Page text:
B-School Bulletin: What Happens After You Hit ‘Submit’ On Your App

Bruce DelMonico, Yale SOM assistant dean for admissions. Yale photo

News from Yale SOM

“Many of you have read one of our blog posts, or watched an online webinar, or met a member of our team on a campus visit or at an event near you; you probably feel very familiar with us at this point. But you might feel less familiar with what happens once you’ve hit ‘Submit’ after months of reflecting, refining, and re-working each component of your application to make it the most accurate representation of yourself, your accomplishments, and your aspirations. I want to remove any sense of mystery about what happens to your application once the application is, so to speak, out of your hands.

“But first, I want to offer you congratulations for completing this lengthy process. That alone is a huge accomplishment, and I hope that through it you learned more about yourself than you knew before.

“These next few weeks may feel silent on your end, but I promise that on our end it is anything but quiet. In fact, our committee will now begin many discussions on the applications we have received in order to decide whom to interview, and later, whom to admit.”

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Starting holder Henry Parker on the field during a game. Photo by Matthew R. Osborne/Tennessee Athletics

Football To Finance: SEC Scholar-Athlete Uses MSF Degree To Launch Career

News from Vanderbilt University Owen Graduate School of Management 

“Parker Henry knows a thing or two about hard work: The Hendersonville native’s dedication to his high school studies paid off when he received a full academic scholarship to the University of Tennessee (UT). He maintained these excellent high school grades while playing football, and he also received several recruiting offers for college.

“At first, Henry opted to ‘go pro’ with his academics, hanging up his cleats and accepting the academic scholarship at UT. However, several months into his college career, Henry found himself itching to get involved in campus life beyond the classroom. ‘I had always been either an athlete or club president or something else, and not having that in my life kind of detracted from my college experience,’ Henry said. ‘I went and tried to find something I really loved to do.’”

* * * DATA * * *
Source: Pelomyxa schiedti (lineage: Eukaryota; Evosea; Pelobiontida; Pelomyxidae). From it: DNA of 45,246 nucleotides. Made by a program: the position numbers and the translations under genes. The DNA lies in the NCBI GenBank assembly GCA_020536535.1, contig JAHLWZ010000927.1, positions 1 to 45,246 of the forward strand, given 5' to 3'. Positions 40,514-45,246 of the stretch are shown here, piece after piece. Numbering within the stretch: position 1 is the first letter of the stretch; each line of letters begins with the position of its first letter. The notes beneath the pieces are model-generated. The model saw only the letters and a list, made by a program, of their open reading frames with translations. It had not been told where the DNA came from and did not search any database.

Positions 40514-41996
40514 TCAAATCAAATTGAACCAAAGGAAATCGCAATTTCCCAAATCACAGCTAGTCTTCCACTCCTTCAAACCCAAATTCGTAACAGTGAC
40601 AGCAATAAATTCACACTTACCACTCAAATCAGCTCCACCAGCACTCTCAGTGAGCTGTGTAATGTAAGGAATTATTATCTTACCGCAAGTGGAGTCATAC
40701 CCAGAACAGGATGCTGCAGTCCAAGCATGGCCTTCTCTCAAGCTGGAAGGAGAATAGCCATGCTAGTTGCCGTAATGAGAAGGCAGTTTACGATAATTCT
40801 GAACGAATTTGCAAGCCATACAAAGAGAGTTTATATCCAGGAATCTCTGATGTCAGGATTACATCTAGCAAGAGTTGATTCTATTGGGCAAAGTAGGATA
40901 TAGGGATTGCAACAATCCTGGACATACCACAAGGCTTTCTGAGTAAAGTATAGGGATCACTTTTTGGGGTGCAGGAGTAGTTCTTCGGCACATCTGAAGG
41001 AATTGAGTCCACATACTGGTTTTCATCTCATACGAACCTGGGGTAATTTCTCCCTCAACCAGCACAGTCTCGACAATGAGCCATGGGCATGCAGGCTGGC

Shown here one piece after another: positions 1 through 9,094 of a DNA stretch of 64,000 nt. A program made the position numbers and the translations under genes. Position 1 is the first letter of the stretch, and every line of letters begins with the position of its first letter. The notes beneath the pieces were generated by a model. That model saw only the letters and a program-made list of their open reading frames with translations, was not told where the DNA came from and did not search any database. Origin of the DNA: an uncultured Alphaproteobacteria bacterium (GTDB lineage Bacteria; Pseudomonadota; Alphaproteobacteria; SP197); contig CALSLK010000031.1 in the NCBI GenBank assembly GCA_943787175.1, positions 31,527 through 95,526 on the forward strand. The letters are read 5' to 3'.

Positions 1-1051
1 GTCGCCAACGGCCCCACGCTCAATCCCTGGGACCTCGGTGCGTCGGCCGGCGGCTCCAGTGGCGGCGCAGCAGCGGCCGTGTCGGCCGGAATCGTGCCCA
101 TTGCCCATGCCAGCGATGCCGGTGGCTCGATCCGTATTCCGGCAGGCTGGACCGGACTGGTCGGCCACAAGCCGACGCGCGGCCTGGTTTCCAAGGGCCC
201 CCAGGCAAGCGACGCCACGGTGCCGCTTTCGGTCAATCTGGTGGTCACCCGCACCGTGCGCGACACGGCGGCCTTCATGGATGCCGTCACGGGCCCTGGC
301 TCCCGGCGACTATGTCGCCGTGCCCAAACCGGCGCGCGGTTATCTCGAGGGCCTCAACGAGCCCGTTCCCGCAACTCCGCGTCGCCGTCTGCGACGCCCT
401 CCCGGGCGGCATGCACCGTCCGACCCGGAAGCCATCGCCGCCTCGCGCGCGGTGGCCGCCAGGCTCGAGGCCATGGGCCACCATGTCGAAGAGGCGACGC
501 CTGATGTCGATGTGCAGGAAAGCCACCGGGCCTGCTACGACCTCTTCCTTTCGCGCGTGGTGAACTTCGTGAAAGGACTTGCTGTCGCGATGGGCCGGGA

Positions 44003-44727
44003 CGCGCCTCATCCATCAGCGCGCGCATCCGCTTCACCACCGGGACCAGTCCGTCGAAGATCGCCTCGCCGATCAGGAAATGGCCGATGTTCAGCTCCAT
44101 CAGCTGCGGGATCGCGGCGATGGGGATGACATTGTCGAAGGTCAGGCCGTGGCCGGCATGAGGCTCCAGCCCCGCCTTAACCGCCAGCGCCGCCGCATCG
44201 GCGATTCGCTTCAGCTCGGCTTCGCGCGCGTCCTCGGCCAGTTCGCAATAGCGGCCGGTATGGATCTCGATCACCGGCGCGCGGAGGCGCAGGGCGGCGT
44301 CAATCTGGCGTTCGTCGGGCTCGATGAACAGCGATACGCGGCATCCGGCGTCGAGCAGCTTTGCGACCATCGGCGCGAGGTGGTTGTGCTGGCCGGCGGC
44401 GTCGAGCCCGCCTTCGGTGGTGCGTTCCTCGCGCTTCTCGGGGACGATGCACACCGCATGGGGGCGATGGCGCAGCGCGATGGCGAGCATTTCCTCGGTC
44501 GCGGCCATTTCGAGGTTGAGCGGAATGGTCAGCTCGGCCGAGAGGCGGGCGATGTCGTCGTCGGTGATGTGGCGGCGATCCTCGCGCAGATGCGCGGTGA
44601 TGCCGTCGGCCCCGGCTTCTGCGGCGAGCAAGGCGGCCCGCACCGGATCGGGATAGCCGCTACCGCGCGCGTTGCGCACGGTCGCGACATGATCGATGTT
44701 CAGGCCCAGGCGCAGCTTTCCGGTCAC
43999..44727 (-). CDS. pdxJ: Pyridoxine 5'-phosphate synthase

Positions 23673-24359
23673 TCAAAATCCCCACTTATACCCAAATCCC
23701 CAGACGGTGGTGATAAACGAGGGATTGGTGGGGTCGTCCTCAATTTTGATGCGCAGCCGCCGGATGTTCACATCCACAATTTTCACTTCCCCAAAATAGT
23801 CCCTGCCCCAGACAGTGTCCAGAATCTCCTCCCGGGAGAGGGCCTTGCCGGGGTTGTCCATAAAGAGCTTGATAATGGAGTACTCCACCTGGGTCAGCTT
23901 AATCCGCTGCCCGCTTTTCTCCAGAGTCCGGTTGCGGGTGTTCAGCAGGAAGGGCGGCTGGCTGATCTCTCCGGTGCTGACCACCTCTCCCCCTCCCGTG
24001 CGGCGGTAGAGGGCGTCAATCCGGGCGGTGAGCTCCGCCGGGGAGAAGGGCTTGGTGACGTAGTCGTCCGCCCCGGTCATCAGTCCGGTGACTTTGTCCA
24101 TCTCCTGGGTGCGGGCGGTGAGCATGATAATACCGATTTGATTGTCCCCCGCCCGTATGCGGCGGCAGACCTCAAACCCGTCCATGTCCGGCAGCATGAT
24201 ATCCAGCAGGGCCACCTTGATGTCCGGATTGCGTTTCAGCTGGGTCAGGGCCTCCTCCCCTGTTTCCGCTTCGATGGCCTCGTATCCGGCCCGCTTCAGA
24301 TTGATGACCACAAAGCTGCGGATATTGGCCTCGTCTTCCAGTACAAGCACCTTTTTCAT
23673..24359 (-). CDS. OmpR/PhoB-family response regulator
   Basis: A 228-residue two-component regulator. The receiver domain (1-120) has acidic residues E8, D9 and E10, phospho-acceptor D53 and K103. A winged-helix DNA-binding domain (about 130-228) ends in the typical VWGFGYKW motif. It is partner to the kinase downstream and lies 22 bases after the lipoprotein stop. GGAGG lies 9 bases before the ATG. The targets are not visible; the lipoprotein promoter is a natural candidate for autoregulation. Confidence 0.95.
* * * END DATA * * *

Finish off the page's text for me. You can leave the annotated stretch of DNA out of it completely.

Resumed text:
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Tuck School Of Business Restructures Administration

News from Dartmouth College Tuck School of Business

“Earlier this summer, Tuck School of Business Dean Matthew Slaughter announced several new administrative positions at the school that current Tuck employees have been selected to fill.

“The new roles include new deputy dean Punam Amand Keller and three associate dean positions held by former Office of the Dean chief of staff and executive director Gina des Cognets Tu’01, technology and strategy professor Connie Helfat and former assistant dean and director of the MBA program Sally Jaeger.

“For Slaughter, the process of restructuring Tuck’s administration started three years ago in the summer of 2015 when he began his new position as dean, he said. Slaughter said he and his colleagues ‘wanted to be really intentional about thinking about the proper structure and roles in the dean’s office and bringing new people into new and different roles.’”

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Two Characteristics Of Digital World Conquerors

News from INSEAD

“Many digital products seem destined to achieve global success. WhatsApp was started in 2009 on the basic premise that SMS could be sent through the internet rather than through telecom operators. By the end of 2013, WhatsApp claimed a global user base of 400 million. Facebook bought the company for $19 billion the next year. Likewise, Angry Birds was developed by the Finnish company Rovio in 2009. The game quickly reached two billion downloads, and Rovio’s 2017 revenues totalled close to 300 million euros.

“These companies grew internationally with little initial adaptation of their products to the local geographical markets. For example, WhatsApp had the same user experience in the United States and in France. The experience of an Angry Birds player was also uniform around the world. While strategy textbooks say that internationalisation often presents hurdles, Rovio and WhatsApp seem to provide counter-examples. So, does this mean that in the digital era, the traditional barriers to rapid international growth have been radically lowered?”

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HBS Marketing Club Presents: The Brand Summit

News from Harvard Business School

“As marketers, we believe it is our job to create value, communicate that value to our customers, and capture a portion of that value for our firms. A great way to do this is to build strong brands, allowing us to reap the benefits of stronger customer recognition and loyalty, enhanced credibility, and a competitive edge in the market. Of course, this is easier said than done. In a world of rapid technology advancements and changing consumer preferences, marketers are constantly tested on how quickly they can adapt and reassess their marketing toolkits. The Brand Summit, hosted by the Marketing Club at Harvard Business School, aims to provide a platform where current and future marketing professionals can connect, share branding ideas, and grow together.

“We will kick off the Brand Summit with our third annual Marketing Case Competition on November 3, 2018. Teams of MBA students from top schools across the country will compete for the $2,000 grand prize. This case will require participants to complete quantitative and qualitative analyses similar to those expected in post-MBA marketing roles. It is a great opportunity to test skills, learn something new, and have an experience to discuss during interviews.”

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